“Last year, [at an event hosted by the Polo Committee] tickets were £98 [and included] a whole bottle of wine. I did nothing with that bottle of wine”, Nieto says. “I was a popular girl for five seconds because I shared it with everyone. It was great and super fun. But when that was over, I had just paid £98 to look at some horses when I could have paid for a standard ticket”.


Finlator mentioned that his decision to forgo firewater has changed his social circle and how he chooses to spend his time. “I’ve found other ways of enjoying myself, and I think youth culture misses out on this”, he says.


On nights out, both sober students seldom survive to the wee hours of the night – when liquor has elevated the remaining nocturnal dwellers to another dimension. Nieto says that there’s a point in the night where she thinks to herself: “what am I doing here?”


“No one registers me, no one here even knows I exist, so why would I remain in that environment.If I’m at an event and everyone else is drunk, what’s the point in me being here?” Nieto said.


“I’ve never made it to an ‘afters’ in St Andrews”, she adds.


While they’re both firm in their decisions to stay away from spirits, it can be hard when “everyone is on a different wavelength”, Nieto says. “[But] if it really bothered me that much, I think I would’ve started drinking by now”.


“Some days are way harder than others”, Nieto adds. “Some days at the event itself, I'll be like, either I break 20 years of sobriety or I go home. You have to own it or it’ll eat you alive”.


Alcohol is also increasingly linked to boosting self-confidence. Just think of the term ‘liquid courage’, which is believed to have originated in the 17th century, when soldiers were given a dose of gin for some extra gusto before marching into frontlines to face cannons and gunfire.


Alcohol releases a flow of dopamine, leading to a rush of confidence. It impacts decision-making capabilities, lowering the cognitive functions responsible for evaluating risk.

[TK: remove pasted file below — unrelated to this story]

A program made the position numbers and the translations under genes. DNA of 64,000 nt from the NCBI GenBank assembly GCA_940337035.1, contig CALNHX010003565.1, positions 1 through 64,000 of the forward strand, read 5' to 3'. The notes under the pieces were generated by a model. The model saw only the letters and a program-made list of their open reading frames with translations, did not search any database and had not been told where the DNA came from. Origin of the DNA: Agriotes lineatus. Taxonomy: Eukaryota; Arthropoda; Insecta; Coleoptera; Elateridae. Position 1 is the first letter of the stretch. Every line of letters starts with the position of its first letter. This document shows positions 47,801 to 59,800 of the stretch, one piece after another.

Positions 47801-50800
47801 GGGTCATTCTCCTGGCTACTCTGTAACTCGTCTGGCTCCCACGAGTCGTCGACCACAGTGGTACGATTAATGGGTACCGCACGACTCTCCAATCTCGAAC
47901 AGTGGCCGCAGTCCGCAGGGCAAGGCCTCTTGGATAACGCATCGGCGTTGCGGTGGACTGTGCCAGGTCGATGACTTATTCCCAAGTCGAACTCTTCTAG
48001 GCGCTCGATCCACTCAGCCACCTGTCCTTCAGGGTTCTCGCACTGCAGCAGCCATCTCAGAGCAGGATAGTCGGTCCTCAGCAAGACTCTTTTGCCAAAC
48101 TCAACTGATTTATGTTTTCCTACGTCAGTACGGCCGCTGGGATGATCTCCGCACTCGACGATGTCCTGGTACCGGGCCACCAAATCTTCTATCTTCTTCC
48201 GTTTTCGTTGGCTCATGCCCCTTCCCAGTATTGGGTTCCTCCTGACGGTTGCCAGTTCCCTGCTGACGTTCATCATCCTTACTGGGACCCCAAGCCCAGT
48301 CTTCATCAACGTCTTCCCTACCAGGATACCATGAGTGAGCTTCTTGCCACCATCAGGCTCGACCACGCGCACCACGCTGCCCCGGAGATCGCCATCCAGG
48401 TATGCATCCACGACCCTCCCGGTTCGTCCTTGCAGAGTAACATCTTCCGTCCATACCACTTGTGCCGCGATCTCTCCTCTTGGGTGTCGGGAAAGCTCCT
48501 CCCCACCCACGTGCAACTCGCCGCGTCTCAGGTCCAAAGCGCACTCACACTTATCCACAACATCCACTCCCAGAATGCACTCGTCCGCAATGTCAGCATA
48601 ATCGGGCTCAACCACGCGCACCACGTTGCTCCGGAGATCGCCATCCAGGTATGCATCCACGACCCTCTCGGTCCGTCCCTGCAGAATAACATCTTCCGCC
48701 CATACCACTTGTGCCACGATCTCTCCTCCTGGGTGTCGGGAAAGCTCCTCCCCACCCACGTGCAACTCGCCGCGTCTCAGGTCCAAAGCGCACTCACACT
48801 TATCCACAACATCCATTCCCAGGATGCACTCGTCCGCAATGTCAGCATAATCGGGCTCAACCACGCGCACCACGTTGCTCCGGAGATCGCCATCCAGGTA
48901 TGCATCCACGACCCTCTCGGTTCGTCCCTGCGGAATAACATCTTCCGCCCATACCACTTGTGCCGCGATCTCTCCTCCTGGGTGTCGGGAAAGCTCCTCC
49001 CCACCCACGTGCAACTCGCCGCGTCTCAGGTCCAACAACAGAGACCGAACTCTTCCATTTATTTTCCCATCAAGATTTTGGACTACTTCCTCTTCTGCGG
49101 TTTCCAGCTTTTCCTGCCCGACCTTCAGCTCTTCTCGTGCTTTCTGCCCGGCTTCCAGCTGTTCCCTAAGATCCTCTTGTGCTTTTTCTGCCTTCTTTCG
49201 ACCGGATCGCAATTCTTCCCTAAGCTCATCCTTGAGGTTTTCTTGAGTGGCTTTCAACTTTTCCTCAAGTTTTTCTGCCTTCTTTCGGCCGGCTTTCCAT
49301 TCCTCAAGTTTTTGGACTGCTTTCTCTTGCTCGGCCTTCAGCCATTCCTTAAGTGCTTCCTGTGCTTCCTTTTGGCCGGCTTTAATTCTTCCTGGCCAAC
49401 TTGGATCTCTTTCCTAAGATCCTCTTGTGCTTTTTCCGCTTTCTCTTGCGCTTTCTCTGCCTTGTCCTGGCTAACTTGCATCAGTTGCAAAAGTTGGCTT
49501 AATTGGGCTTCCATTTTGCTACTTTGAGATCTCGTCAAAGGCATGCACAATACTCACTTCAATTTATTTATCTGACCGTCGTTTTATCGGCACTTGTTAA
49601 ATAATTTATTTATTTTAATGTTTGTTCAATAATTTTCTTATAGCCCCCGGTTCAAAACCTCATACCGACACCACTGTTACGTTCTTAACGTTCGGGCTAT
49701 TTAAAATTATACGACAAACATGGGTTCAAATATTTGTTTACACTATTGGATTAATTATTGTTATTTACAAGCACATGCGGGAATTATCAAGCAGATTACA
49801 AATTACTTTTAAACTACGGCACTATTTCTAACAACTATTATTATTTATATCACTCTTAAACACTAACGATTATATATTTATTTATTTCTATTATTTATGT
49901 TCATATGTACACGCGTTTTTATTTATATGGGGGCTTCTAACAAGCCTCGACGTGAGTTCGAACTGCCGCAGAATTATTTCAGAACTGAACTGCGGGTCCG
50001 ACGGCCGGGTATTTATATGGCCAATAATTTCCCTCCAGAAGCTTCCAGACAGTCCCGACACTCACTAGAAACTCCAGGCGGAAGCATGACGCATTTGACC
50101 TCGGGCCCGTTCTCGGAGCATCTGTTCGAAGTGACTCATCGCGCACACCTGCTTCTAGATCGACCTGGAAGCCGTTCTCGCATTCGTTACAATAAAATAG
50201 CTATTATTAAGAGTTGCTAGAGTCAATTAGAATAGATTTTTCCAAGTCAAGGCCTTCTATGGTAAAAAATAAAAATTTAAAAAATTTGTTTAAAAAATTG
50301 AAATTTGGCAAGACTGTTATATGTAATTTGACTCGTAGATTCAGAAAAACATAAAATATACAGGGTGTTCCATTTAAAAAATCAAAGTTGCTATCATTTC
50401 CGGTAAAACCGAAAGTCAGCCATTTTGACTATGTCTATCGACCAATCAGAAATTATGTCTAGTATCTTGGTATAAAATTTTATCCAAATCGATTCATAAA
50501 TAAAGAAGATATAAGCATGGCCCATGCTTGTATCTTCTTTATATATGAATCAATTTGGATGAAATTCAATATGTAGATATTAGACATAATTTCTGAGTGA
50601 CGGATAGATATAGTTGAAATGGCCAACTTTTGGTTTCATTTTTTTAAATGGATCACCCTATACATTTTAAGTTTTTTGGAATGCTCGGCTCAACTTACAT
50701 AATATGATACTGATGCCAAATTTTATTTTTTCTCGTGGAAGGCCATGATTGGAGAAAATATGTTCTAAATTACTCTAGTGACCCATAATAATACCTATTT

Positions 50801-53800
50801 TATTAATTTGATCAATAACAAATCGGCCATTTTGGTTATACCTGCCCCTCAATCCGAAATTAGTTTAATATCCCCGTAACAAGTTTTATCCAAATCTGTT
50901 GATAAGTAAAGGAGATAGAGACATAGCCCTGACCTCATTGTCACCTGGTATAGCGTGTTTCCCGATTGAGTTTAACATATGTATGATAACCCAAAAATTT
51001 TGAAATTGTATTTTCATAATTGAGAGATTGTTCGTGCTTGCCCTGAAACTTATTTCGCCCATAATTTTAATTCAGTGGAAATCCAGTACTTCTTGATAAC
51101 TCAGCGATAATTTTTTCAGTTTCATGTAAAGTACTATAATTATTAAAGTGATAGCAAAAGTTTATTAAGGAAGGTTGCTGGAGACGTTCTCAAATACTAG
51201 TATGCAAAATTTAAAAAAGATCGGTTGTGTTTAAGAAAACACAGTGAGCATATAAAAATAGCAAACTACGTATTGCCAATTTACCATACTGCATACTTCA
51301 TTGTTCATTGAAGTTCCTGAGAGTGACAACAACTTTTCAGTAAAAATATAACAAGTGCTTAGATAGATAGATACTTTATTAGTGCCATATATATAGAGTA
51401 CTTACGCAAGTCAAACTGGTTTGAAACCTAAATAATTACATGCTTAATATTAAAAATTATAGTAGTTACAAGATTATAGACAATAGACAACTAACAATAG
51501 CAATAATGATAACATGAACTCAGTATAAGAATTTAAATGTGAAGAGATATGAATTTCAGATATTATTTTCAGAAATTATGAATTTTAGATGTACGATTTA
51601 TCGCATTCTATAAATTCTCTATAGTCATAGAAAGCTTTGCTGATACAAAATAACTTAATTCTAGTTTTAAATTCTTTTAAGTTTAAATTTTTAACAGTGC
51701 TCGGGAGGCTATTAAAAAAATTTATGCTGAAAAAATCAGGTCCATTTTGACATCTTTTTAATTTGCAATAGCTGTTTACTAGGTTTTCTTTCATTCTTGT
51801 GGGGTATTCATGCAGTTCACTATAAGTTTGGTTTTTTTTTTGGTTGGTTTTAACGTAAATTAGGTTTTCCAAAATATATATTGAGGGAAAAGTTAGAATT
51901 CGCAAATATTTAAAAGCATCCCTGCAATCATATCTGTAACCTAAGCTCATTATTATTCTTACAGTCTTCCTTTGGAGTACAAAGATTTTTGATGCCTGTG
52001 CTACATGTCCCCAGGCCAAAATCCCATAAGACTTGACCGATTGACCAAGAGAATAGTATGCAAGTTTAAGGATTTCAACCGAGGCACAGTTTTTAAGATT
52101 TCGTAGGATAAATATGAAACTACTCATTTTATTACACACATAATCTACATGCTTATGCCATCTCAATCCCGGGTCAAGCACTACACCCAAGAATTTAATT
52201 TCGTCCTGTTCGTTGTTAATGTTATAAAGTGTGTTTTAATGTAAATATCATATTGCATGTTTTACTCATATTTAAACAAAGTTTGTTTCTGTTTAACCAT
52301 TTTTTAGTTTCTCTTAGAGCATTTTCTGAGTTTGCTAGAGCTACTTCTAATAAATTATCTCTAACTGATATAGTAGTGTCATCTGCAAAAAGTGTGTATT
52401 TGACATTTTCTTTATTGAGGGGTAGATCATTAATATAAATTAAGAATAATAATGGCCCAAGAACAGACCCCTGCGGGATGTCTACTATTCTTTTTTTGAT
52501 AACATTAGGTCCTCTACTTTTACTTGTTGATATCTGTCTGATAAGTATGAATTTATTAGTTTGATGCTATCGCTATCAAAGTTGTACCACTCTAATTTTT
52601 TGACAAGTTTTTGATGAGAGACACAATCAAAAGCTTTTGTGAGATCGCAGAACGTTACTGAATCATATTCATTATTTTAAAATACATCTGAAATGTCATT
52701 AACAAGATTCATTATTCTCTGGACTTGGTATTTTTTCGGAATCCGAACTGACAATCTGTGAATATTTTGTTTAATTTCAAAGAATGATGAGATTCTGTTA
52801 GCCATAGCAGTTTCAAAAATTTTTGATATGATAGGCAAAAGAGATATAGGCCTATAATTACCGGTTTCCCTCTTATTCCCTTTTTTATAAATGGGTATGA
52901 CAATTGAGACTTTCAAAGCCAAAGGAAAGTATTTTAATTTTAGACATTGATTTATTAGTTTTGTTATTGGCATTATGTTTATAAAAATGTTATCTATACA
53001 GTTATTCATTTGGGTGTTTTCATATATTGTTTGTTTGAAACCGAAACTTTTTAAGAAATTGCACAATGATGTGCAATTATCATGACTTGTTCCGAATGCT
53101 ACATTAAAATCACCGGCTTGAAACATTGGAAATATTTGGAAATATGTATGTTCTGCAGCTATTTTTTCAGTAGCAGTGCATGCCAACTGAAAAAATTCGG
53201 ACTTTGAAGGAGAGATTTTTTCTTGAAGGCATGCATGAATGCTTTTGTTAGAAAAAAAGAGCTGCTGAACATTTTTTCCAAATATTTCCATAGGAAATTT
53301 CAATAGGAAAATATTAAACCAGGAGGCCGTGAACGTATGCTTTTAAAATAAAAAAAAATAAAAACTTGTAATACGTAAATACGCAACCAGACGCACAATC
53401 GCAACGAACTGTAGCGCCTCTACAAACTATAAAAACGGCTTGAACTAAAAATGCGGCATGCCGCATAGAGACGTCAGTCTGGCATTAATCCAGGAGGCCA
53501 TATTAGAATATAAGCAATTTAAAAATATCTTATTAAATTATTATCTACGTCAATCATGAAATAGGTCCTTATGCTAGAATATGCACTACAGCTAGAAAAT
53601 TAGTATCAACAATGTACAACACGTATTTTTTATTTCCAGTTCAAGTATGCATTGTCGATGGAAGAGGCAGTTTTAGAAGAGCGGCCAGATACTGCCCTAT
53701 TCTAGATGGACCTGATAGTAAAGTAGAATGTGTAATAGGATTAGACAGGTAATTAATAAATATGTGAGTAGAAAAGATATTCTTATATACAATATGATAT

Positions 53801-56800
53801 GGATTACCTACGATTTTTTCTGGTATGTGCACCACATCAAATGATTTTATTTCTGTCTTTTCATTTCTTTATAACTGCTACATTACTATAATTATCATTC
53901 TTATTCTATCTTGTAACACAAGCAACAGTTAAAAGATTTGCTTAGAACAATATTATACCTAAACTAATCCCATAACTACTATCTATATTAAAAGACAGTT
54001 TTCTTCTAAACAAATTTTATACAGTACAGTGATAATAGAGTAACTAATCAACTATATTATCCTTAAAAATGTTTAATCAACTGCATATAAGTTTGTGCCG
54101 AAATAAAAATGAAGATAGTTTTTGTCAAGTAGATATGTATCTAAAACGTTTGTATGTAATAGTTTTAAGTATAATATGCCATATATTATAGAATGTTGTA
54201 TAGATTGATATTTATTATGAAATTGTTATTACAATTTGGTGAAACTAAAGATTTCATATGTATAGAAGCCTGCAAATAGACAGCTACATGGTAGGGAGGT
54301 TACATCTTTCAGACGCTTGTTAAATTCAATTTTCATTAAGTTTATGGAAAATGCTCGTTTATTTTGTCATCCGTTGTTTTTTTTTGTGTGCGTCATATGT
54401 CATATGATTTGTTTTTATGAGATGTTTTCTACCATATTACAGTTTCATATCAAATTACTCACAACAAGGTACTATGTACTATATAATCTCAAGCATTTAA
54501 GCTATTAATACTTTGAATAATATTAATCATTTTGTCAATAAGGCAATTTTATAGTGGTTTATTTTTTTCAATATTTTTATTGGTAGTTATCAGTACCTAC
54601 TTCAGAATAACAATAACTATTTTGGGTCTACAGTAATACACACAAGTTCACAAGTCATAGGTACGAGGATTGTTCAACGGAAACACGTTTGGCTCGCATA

But Finlator says he can take a risk without a recipe of rotgut in his bloodstream.“I’m confident, and I don’t need alcohol to bring that out in me”, Finlator says.


Nieto says she is unable to understand why ‘liquid courage’ is necessary altogether, “It's baffling to me to see people who genuinely believe that they are more interesting, funnier, or cooler, when they're drunk”, she says.


And since alcohol creates the ideal excuse to pardon regrettable decisions — like the not-so-prudent text to an ex-lover — Nieto adds that she always needs to be “in perfect form”. “I can’t just take two shots and [blame my actions on drink]”, she says.


But outside of university life, alcohol is not nearly as central. As Finlator put it: “aside from these five years, you get perfectly well on with your social life [sober].

A decent portion of the global population does not drink, he adds –– even without experiences at ‘Alcoholics Anonymous’ or rehab.“You don’t need it”, Finlator says. “[The feeling that you do] is completely socially constructed”.


Beyond the university scene, alcohol consumption even seems to be on the decline. In 2021, the Scottish Health Survey found that the consumption of dangerous levels of alcohol has steadily lowered from 34 percent in 2003 to 23 per cent in 2021. The same study also found that the mean number of units adult drinkers consume on a weekly basis has decreased from an average of 16.1 units in 2003 to 11.3 in 2021.


More people are also exploring the realm of non-alcoholic beverages. There were just four non-alcoholic spirits on the market in the UK in April 2018, according to Distill Ventures. By October –– just 6 months later –– 42. 23 per cent of the most influential venues in London reported increased sales of non-alcoholic drinks, and a range of non-alcoholic options had emerged. Notably, 59 percent of the surveyed respondents reported ordering non-alcoholic drinks on nights out when they usually drink alcohol, compared with only 29 per cent who said they only consume alcoholic drinks. New non-alcoholic drink companies are rising too, with many opting for beverages provided by the likes of ‘Wilfred’s Drinks’, which has recently begun selling a popular alcohol free Spritz.


“We should be asking questions about the extent and pressure of conformity on people to drink”, Finlator said, “and what the sober experience is like. It should be more normal”.




Illustration: Olivia Jones


363 views0 comments

Comments


bottom of page